The red-winged blackbirds are back.
My bird book claims they stay the winter here in the Pacific Northwest, but they’ve been noticeably absent at the feeder and now they’re noticeably back. “In the North, their early arrival and tumbling song are happy indications of the return of spring,” it says, and I’m going with that.
Happy indications of the return of spring.
We know spring is returning, year after year, but somehow the happy indications of it give us hope again—as if it were dormant for months of winter cold and we had to dig it out ourselves. Because so much depends on our making it happen, right?
The fancy black bird with the swoosh of red and slash of yellow is louder than the winter birds that peck at the seeds. He is showy and even obnoxious. We could still get snow in February, I remind him. Don’t be so cocky with your happy indications.
The green heads of tulips and daffodils are poking through, too, though the ones I put in the new flower bed are coming up tattered and scattered and random, thanks to a certain dog who knew better and her boy who replanted them, best he could.
There’s always something coming against my best efforts, and some happy indications only remind me that, even with spring coming, nothing I work for is perfect. Often, the assumptions I make about the results of my work are just all wrong. I’ve been accused of making a lot of false assumptions lately and I guess it’s the correction I was asking for.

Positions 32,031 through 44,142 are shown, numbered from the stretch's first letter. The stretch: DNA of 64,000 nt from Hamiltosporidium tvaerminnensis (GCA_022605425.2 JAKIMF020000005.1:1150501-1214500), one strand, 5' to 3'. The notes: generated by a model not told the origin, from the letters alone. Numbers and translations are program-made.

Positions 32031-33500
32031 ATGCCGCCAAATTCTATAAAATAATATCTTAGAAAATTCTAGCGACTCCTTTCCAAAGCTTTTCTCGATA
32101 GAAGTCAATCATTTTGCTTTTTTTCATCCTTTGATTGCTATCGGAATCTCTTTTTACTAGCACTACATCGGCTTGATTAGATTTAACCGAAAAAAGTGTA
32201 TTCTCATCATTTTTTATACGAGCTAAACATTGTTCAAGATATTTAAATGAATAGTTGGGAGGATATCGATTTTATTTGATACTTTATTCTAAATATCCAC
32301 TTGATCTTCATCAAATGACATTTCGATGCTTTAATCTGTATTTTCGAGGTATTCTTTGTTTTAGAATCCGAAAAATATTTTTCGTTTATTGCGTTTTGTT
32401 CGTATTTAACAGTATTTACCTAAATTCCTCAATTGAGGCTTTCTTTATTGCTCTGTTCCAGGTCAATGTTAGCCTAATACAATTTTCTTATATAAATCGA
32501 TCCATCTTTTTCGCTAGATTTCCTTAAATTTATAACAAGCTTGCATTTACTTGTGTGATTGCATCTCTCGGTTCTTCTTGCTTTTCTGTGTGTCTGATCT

This time of year, with happy indications dueling against intermittent storms and misplaced bulbs, I have to search out promises in word and nature and song that will bring me back to a settled truth; otherwise, my internal-self becomes psychotic with longings for snow days alongside hopes for spring and an unsettled need for something always different than what is.
I’m happy to live with seasons, happy God thought of spring and summer and fall and even winter. I’m happy for change and I like things consistent, so consistently changing seasons seems like the best fit.
Good things come. I have no choice but to wait and no waiting comes up empty.
I’m blessed to be given a gift that I can give away again (all our gifts should be this way), and I only wish I could give one to everyone who entered. But my extra copy of Roots and Sky goes to: Ellen Price. And the rest of you can order it here.
A friend asked about skipping ahead to the spring section of Christie’s book, because it seemed hard for her brain to endure an August start (Roots and Sky begins its journey in the month of August).
I told her to start with August because she’d miss too much; the treasure of spring is sometimes just simply the wait.